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Gender: Male
Home country: USA
Current location: PA
Member since: Wed May 11, 2005, 09:48 PM
Number of posts: 10,659

About Me

I love spending time with my grandchildren and gardening.

Journal Archives

DeMint's deficit-cutting plan targets poor

DeMint's deficit-cutting plan targets poor
Posted on Tuesday, 12.20.11

A plan by Republican U.S. Sen. Jim DeMint of South Carolina to slash the federal budget deficit would hit the poorest Americans especially hard, directing 70 percent of its $4.2 trillion in spending cuts at safety-net programs intended to help tens of millions of low-income people.

The plan proposes $20 billion in cuts that would affect the affluent. It suggests almost $3 trillion in cuts that would affect low-income Americans, leading one liberal economist to call the plan "cruel."

But DeMint, a leading figure in the national tea party movement, says the cuts - including eliminating the earned income-tax credit and child tax credit for Americans who don't earn enough money to owe federal income taxes - are needed.

"During the Clinton years, during the Bush years, even when the economy was booming, we were still adding to the welfare rolls," DeMint said. "We have not helped the people we're supposedly helping. Poverty has gone up in America.

"We have trained several generations of Americans to be dependent on government rather than trying to get them off welfare."

DeMint's plan won't pass this Congress. Democrats, who control the Senate, easily could kill it if it came up for a vote.

However, the budget cuts proposed by DeMint - known as Sen. Tea Party - provide insight into the thinking of one of the Senate's most archconservatives and his tea party allies. DeMint helped raise money for many of the tea party-backed GOP freshmen in Congress.

DeMint released the plan last month alongside Republican Sens. Rand Paul of Kentucky and Mike Lee of Utah, though the bulk of its spending cuts would come from the Welfare Reform Act, a bill that DeMint also introduced last month.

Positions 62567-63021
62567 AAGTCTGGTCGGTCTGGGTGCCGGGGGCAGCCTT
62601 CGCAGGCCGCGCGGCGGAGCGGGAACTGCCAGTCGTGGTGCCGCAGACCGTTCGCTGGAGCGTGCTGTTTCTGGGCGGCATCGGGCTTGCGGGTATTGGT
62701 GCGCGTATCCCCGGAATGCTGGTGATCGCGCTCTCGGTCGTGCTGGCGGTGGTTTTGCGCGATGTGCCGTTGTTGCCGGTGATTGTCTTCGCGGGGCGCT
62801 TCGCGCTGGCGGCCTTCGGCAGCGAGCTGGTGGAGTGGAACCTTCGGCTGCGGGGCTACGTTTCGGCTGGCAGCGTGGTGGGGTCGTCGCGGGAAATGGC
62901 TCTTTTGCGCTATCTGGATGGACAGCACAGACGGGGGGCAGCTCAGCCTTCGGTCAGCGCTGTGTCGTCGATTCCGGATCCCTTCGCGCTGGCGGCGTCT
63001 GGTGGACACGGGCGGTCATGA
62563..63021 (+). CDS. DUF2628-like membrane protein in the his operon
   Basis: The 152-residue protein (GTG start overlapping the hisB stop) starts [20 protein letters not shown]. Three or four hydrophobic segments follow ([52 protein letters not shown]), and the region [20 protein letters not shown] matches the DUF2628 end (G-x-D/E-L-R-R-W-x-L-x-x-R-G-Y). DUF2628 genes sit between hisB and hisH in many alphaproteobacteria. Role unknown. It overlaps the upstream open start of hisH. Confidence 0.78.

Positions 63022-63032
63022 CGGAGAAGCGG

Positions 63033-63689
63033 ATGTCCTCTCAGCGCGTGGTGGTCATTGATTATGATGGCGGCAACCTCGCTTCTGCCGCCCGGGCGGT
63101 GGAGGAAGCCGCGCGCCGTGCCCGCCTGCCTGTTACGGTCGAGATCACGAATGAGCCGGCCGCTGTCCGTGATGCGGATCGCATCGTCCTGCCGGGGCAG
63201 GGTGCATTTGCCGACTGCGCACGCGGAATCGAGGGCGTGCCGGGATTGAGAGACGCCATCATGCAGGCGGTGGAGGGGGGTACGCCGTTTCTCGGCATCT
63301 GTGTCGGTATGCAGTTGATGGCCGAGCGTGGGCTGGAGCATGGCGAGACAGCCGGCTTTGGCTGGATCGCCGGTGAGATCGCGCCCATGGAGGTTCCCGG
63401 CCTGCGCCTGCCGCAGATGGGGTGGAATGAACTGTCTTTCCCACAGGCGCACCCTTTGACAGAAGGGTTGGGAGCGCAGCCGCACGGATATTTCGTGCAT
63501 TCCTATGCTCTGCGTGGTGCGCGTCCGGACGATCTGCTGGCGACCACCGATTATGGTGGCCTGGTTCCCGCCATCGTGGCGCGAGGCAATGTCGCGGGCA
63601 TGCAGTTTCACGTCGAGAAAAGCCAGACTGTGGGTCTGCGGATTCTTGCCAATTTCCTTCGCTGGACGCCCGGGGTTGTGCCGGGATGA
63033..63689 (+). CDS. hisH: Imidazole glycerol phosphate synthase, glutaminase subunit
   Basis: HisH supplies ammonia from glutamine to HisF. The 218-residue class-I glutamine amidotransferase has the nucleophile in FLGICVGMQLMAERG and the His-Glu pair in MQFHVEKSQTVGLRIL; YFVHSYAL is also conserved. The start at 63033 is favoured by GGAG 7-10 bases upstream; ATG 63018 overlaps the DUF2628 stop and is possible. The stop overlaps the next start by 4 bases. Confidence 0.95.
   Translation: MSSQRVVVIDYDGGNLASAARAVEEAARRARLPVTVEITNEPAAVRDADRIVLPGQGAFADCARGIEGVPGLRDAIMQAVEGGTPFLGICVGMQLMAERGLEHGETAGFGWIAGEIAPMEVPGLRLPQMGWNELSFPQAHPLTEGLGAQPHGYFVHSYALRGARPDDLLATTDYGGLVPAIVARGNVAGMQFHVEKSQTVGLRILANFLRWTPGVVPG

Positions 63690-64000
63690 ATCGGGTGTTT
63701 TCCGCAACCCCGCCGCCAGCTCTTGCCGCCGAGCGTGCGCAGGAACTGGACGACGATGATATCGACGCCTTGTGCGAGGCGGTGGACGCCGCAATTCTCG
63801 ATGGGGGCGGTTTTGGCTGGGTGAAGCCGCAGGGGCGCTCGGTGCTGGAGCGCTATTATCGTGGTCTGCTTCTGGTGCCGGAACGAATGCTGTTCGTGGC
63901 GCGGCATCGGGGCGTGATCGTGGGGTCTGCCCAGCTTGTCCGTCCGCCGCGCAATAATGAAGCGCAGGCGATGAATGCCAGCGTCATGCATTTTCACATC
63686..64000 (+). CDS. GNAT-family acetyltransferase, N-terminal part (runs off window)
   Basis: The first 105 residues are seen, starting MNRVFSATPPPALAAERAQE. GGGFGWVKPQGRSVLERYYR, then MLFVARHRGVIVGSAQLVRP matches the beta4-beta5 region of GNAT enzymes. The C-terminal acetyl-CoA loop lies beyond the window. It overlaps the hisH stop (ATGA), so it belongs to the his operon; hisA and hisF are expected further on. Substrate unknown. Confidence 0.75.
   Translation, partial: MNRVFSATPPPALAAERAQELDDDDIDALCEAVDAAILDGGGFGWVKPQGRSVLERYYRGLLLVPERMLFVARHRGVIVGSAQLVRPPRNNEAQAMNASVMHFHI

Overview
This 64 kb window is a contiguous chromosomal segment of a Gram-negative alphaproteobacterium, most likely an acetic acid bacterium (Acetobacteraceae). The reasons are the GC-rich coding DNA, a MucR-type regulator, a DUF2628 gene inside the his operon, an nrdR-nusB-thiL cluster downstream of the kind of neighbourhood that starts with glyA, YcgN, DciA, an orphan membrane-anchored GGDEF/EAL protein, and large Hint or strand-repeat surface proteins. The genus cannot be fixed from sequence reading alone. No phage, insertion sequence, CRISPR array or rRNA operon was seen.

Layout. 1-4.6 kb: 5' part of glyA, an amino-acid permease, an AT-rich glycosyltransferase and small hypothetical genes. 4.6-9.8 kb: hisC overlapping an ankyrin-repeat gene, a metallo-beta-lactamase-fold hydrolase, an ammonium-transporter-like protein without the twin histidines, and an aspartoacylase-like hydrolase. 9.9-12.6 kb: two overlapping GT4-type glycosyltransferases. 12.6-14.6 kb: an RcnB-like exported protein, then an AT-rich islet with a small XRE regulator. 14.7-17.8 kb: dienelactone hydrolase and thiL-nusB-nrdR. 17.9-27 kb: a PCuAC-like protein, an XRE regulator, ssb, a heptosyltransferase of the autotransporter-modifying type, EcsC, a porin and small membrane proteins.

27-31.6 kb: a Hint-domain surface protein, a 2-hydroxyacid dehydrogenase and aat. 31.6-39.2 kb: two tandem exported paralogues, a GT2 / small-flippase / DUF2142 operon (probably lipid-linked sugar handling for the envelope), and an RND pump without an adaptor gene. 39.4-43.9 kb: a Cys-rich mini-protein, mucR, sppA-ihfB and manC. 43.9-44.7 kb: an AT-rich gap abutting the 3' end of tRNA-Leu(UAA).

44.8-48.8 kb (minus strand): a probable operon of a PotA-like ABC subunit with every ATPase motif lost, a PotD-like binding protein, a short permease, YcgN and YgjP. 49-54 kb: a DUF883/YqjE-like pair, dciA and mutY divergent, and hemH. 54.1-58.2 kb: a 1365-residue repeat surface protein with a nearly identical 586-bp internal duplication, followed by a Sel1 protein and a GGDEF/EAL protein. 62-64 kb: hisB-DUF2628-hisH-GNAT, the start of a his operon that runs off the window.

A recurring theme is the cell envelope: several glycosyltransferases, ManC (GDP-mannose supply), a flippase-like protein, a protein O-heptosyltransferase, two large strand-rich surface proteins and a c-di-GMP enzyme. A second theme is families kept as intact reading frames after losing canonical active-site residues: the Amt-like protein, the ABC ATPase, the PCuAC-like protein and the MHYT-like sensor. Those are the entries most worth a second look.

Paul and Lee are first-year senators who are indebted to DeMint because he helped them win election by contributing a combined $603,520 to their campaigns from his Senate Conservatives Fund.


Read more here: http://www.miamiherald.com/2011/12/20/2554475/demints-deficit-cutting-plan-targets.html#storylink=cpy

Sen. Bernie Sanders: Corporations Are Not People and They Shouldn't Be Allowed to Buy Our Elections

AlterNet / BySen. Bernie Sanders
Sen. Bernie Sanders: Corporations Are Not People and They Shouldn't Be Allowed to Buy Our Elections
Bottom line: Corporations should not be able to go into their treasuries and spend millions and millions of dollars on a campaign in order to buy elections.
December 9, 2011 |

The Constitution of this country has served us well, but when the Supreme Court says that attempts by the federal government and states to impose reasonable restrictions on campaign ads are unconstitutional, our democracy is in grave danger. That is why I have introduced a resolution in the Senate calling for an amendment to the U.S. Constitution.

I did not do this lightly. In fact, I had never done it before. The U.S. constitution is an extraordinary document. In my view, it should not be amended often. In light of the Supreme Court's infamous 5-to-4 decision in the Citizens United case, however, I saw no alternative.

I strongly disagree with the ruling. In my view, a corporation is not a person. A corporation does not have First Amendment rights to spend as much money as it wants, without disclosure, on a political campaign.

Corporations should not be able to go into their treasuries and spend millions and millions of dollars on a campaign in order to buy elections.

The ruling has radically changed the nature of our democracy. It has further tilted the balance of the power toward the rich and the powerful at a time when the wealthiest people in this country already never had it so good. History will record that the Citizens United decision is one of the worst in the history of our country.

At a time when corporations have more than $2 trillion in cash in their bank accounts and are making record-breaking profits, the American people should be concerned when the Supreme Court says that these corporations have a constitutionally-protected right to spend shareholders' money to dominate an election as if they were real, live persons. If we do not reverse this decision, there will be no end to the impact that corporate interests can have on our campaigns and our democracy.

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